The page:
"We spent 30 years looking at the end of the pipe," says Caryl Terrell, legislative coordinator of Wisconsin's John Muir Chapter of the Sierra Club. "Now we have to turn to the other side of the picture and address those problems still undercutting the safety of our surface waters."
Despite nearly a century-long record of pollution control legislation and programs, Wisconsin faced a serious water pollution problem after World War II. The boom in manufacturing, population, housing and modern conveniences such as garbage disposals and high phosphate washing detergents significantly increased pollution and quickly outstripped the capacity of wastewater treatment facilities.
"The treatment plant operators were poorly trained, the plants were substandard and they had minimal sampling equipment – it was depressing," recalls Bob Weber, who retired in August 2002 after 33 years as a DNR wastewater engineer, 27 of them spent working with businesses and community sewerage systems in south central Wisconsin.
Fully a quarter of communities provided only "primary" treatment – they screened out large floating wastes, let the solids settle out, and discharged the resulting sludge and wastewater into lakes and rivers. The organic wastes fueled the growth of bacteria and other aquatic organisms that use up oxygen dissolved in water.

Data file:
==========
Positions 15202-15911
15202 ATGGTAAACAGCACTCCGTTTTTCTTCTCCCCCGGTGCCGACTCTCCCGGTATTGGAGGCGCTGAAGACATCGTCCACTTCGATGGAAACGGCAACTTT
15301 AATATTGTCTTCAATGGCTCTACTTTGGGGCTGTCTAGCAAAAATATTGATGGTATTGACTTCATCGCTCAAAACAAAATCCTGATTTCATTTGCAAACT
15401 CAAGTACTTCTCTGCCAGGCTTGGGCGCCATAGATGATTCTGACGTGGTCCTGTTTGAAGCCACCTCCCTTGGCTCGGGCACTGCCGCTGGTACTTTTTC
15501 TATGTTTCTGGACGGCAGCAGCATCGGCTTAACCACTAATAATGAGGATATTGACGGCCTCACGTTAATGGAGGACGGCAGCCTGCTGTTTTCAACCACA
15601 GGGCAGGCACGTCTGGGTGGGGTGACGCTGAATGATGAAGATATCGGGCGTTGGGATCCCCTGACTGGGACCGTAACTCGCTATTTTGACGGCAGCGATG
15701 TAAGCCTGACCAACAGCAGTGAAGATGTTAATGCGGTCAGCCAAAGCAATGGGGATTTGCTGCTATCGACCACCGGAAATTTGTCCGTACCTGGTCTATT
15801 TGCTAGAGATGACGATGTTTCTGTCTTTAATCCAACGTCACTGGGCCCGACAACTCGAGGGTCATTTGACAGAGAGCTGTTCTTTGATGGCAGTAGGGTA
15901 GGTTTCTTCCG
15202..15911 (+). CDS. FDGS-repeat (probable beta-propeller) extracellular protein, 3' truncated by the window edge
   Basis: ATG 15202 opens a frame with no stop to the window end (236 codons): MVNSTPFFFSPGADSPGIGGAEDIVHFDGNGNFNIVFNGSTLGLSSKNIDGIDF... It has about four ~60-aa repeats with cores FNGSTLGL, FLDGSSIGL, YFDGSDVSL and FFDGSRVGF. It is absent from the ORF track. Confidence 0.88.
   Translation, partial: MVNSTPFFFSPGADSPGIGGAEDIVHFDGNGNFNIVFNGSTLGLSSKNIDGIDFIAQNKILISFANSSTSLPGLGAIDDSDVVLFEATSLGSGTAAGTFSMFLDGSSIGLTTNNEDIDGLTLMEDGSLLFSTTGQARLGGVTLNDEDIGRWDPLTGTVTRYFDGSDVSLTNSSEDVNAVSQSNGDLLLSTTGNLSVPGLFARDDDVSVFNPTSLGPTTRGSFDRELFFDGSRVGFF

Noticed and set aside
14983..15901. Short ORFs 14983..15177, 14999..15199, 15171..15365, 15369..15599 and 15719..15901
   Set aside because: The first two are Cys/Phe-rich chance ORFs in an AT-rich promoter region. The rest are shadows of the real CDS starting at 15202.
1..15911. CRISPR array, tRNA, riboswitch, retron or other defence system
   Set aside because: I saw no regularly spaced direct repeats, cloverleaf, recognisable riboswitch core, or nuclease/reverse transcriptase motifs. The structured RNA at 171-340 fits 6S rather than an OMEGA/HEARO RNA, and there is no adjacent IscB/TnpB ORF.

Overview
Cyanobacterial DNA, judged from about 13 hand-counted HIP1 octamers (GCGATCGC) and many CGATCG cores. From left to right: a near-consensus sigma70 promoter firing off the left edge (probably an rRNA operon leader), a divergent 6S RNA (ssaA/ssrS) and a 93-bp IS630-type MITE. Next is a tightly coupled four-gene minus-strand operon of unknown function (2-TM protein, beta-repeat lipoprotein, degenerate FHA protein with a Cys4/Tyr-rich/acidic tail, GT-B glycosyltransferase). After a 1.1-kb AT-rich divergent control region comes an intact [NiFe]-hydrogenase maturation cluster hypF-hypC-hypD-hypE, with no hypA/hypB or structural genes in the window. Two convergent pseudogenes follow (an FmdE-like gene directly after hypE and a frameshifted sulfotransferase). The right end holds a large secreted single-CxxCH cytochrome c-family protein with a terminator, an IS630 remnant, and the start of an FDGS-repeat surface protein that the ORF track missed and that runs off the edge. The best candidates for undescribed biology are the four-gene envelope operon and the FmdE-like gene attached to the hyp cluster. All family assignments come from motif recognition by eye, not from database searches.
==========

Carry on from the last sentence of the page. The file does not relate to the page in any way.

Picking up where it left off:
Many of Wisconsin's growth industries – dairies, breweries, papermaking and vegetable canning – were big water users. Most of the 700 rural cheese factories and milk processors discharged spoiled milk, whey, and wash-up water into streams. Fish kills were common when summer rains carried runoff into streams from huge stacks of pea vines and other canning factory wastes, according to "Quest for Clean Waters," a 1969 DNR report.
Wisconsin's pulp and paper industry greatly expanded production in the early 1960s. Papermaking generated nearly 15 tons of wastewater for every ton of product, despite having spent more on pollution control than any other industry. Even using the best treatment methods at the time, 40 percent of the chemicals, bark and other wastes from making paper flowed untreated into Wisconsin waters, according to "Protectors of the Land and Water," by Thomas Huffman.